Transition into Bebop: Bill Harris
Bill Harris, pictured center to the right, is noted as a transitional figure between swing and the next style period of jazz, bebop. Born in 1916, Harris is best known as the featured trombone soloist with Woody Herman's big band, off and on from 1944 to 1959. He also co-led groups with Charlie Ventura and Chubby Jackson. Harris died in 1973.
Although Harris' style was a swing era approach, he was one of the first trombonists to acquire the technical command of the trombone that allowed him to play in the breakneck tempos associated with bebop. Harris constantly surprised the listener with his variety of stylistic attributes. He was fond of varying his articulations between legato and staccato and playing first simply and then more complex. His use of vibrato also differed between the terminal vibrato - used by most swing era horn players - and a straight tone as well as combinations of the two. Harris also had an irrepressible sense of humor that showed not only in his soloing but in the way he performed as well. One story tells of an effect that left his leader mystified:
When he was on Woody Herman's band, Harris had a little right-angle crook of tubing made to fit between his mouthpiece and his trombone. One night on his way to the front mike to take a solo, Bill surreptitiously slipped the crook onto his horn. This allowed him to play with his horn at right angles to its normal position. When Bill finished his solo he put the crook back into his pocket. Woody had been standing behind Bill where he couldn't see the gimmick, and he couldn't figure out how Bill managed to play with his slide pumping sideways.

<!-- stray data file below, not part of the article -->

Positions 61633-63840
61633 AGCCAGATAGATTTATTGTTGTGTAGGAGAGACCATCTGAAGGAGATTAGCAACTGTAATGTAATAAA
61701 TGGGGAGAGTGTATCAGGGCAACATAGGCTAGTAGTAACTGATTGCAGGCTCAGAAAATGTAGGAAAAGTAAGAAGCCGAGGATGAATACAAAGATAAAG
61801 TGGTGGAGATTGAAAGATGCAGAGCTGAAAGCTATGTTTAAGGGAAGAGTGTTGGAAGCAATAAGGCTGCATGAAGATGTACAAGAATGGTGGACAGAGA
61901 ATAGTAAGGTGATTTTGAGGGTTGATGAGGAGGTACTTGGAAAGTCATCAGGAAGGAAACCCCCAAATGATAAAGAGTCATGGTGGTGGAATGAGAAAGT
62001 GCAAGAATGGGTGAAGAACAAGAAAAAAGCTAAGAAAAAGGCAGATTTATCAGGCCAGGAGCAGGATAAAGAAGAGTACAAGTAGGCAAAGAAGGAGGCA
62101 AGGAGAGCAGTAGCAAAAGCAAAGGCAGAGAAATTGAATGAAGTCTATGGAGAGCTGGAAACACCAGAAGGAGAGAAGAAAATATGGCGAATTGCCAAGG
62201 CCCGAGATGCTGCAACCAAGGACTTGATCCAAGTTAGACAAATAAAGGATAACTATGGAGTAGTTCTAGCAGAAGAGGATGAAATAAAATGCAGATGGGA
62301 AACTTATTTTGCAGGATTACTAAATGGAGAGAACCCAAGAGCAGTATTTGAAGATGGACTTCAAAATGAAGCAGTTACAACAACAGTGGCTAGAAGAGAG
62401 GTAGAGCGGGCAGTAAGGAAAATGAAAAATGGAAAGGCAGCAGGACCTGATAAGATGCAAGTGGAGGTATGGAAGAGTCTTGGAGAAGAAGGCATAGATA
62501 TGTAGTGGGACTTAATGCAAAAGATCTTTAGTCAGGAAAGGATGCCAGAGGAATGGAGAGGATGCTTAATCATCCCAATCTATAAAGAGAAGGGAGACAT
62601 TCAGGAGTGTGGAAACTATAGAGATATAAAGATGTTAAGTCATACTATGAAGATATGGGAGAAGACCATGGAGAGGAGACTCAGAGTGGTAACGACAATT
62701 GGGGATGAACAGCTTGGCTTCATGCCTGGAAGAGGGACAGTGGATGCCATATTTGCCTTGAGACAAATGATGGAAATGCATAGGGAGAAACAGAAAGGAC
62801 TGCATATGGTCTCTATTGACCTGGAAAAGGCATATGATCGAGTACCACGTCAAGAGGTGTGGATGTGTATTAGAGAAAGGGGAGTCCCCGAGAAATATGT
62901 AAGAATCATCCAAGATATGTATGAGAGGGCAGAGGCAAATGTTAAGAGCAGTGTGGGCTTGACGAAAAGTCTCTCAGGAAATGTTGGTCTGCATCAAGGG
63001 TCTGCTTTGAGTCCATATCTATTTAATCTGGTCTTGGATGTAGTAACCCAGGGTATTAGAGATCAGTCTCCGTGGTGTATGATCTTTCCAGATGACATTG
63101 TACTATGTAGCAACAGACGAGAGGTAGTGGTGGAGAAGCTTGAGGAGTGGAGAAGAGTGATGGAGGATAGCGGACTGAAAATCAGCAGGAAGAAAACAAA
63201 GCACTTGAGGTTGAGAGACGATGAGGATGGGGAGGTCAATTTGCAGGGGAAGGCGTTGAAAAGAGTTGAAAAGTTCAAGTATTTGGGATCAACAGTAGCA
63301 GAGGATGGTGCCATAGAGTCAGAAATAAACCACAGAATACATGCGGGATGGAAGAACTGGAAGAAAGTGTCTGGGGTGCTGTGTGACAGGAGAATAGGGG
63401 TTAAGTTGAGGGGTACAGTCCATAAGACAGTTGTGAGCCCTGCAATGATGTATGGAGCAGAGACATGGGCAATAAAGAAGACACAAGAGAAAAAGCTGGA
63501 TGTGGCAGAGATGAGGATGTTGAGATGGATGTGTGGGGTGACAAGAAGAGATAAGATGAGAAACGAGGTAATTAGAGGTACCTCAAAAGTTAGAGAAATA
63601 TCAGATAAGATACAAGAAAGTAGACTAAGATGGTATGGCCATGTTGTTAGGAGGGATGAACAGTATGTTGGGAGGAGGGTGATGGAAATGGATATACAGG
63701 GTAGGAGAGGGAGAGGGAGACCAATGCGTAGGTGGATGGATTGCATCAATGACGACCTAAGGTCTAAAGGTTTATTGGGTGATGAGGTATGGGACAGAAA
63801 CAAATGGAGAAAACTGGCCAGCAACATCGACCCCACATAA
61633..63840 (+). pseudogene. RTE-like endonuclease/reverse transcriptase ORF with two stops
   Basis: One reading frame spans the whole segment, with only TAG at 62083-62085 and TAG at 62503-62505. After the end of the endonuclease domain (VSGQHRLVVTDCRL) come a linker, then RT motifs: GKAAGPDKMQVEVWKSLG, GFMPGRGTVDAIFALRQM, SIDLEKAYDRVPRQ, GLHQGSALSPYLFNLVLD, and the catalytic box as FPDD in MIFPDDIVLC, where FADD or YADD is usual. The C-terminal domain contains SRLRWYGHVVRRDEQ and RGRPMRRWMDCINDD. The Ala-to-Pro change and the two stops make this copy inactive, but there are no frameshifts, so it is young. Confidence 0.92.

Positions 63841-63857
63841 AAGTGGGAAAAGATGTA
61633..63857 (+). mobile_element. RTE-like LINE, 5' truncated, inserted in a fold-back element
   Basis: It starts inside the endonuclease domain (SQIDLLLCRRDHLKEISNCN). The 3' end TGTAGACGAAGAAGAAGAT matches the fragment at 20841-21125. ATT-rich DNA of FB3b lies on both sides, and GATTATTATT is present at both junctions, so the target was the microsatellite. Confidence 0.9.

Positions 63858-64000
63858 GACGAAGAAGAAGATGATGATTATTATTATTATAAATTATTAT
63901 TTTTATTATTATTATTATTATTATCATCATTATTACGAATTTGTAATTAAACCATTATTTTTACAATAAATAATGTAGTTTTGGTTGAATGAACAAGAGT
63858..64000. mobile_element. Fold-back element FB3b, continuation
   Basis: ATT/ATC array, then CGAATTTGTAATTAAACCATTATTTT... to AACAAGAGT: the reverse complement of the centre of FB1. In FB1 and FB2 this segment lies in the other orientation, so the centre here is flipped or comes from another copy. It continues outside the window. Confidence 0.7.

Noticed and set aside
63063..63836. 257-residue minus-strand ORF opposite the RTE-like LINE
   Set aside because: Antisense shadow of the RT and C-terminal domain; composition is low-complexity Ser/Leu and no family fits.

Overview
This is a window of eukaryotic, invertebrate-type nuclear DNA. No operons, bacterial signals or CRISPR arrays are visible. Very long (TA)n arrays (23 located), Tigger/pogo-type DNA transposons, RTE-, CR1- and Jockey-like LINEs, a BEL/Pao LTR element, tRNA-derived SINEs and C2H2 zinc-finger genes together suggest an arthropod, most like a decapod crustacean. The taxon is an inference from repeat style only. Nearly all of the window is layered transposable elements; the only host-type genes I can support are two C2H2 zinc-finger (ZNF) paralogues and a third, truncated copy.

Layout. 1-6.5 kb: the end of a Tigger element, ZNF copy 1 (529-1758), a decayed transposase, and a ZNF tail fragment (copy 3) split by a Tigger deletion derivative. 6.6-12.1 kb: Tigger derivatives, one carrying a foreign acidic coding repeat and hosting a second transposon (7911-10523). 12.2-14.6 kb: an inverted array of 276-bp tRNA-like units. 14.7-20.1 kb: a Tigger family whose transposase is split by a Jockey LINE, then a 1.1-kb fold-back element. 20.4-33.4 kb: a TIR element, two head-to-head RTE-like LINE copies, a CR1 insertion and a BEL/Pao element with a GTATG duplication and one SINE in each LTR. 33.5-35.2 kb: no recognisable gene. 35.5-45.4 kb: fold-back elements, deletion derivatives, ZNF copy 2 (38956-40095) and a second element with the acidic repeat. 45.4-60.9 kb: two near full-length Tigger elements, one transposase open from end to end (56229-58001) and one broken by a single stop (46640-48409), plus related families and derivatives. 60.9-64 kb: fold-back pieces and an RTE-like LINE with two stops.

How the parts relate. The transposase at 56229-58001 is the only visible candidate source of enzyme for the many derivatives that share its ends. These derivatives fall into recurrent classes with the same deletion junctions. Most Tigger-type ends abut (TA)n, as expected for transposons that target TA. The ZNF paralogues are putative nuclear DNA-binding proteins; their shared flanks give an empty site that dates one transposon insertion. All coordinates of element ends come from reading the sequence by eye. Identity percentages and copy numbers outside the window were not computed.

Bill told section mate Eddie Bert that he wanted to have these crooks made for the whole trombone section. "Then we could spell out dirty words with the slides while we play." (Crow, 167)
It is very difficult to typify Harris' style. Harris would play each solo differently, depending on the piece and his mood. His solos varied from romantic to flamboyant.
And there are others. . .
Since the Swing Era was the most popular period of jazz and most big bands utilized three to five trombonists, many important and influential trombonists who deserve mention are left out of this article. Some other important trombonists include Bobby Byrne, J. C. Higgenbotham, Will Bradley, Vic Dickenson, Sandy Williams, Glen Miller, and Claude Jones. Many more trombonists warrant mention, but due to the scope of this article, they have been left out. Readers who are interested in learning more are referred to the annotated bibliography.
This concludes this installment of articles covering the historical evolution of the jazz trombone. The next article will deal with the Bebop Era and the important trombonists who played in the Bebop style.